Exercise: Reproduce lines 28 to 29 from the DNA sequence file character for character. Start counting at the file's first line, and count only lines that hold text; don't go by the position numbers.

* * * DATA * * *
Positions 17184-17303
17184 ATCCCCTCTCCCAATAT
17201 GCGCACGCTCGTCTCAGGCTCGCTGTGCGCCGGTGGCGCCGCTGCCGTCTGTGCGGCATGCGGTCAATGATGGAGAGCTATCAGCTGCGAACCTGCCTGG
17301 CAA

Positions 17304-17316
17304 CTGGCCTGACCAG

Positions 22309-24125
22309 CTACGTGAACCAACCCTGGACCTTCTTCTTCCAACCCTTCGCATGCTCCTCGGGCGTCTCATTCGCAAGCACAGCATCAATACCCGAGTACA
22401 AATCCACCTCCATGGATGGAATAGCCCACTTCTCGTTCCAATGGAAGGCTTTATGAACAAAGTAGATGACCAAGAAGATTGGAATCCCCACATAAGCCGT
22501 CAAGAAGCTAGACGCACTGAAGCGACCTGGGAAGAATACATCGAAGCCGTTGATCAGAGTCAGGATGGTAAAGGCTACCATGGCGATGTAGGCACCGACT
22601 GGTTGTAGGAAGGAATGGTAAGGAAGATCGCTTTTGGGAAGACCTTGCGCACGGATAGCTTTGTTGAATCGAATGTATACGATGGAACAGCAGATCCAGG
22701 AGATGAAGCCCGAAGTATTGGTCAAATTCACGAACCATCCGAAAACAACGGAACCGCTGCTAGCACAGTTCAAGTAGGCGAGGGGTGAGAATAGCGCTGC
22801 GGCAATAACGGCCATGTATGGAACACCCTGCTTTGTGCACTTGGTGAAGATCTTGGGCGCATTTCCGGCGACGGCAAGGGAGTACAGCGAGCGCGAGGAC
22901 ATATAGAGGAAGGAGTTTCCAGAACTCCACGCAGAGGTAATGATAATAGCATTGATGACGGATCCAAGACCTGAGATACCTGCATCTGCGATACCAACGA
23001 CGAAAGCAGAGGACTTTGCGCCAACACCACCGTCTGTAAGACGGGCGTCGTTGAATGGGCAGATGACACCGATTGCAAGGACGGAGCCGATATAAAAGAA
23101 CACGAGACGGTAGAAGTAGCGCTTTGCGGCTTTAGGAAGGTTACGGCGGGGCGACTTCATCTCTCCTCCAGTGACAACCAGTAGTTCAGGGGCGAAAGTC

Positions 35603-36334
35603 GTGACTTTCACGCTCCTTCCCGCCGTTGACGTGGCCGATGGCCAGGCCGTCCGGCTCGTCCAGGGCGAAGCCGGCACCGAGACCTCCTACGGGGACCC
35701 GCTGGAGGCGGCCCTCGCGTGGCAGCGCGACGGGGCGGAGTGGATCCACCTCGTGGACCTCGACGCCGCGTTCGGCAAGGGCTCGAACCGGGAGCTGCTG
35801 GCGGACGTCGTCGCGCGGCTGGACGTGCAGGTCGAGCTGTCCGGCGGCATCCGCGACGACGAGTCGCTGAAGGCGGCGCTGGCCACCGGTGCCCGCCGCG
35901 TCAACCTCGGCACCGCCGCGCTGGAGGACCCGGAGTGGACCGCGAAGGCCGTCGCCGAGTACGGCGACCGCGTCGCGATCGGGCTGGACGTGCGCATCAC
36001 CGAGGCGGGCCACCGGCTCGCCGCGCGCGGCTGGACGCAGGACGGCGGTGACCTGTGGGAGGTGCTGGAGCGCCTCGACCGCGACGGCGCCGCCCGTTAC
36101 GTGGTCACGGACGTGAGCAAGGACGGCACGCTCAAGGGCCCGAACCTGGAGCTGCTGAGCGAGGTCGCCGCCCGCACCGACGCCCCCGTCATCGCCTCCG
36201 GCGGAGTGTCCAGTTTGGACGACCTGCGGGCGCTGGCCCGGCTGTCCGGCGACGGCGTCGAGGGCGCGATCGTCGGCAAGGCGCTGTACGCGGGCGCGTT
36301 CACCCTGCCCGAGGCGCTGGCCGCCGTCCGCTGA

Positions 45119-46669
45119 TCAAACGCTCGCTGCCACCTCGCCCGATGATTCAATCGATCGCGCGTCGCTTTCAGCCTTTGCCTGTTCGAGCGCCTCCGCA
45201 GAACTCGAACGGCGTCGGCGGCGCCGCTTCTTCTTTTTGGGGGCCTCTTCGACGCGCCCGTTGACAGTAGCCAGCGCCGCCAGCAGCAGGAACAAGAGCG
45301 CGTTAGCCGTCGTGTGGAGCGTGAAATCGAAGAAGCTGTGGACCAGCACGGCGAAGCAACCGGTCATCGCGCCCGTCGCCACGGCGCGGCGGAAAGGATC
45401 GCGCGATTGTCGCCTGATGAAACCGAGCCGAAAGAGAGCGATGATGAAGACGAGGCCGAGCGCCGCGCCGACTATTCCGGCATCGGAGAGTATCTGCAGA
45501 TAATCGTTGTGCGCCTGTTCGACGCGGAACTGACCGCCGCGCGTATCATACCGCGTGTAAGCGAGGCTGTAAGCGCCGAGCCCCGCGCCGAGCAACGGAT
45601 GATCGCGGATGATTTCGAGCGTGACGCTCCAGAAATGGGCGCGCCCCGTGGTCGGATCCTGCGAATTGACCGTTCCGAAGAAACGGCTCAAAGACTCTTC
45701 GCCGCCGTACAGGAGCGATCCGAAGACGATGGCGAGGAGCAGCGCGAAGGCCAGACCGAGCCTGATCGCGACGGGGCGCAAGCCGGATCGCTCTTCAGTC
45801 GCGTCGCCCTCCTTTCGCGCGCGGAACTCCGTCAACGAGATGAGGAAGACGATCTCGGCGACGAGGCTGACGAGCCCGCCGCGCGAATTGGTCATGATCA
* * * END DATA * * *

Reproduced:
45201 GAACTCGAACGGCGTCGGCGGCGCCGCTTCTTCTTTTTGGGGGCCTCTTCGACGCGCCCGTTGACAGTAGCCAGCGCCGCCAGCAGCAGGAACAAGAGCG
45301 CGTTAGCCGTCGTGTGGAGCGTGAAATCGAAGAAGCTGTGGACCAGCACGGCGAAGCAACCGGTCATCGCGCCCGTCGCCACGGCGCGGCGGAAAGGATC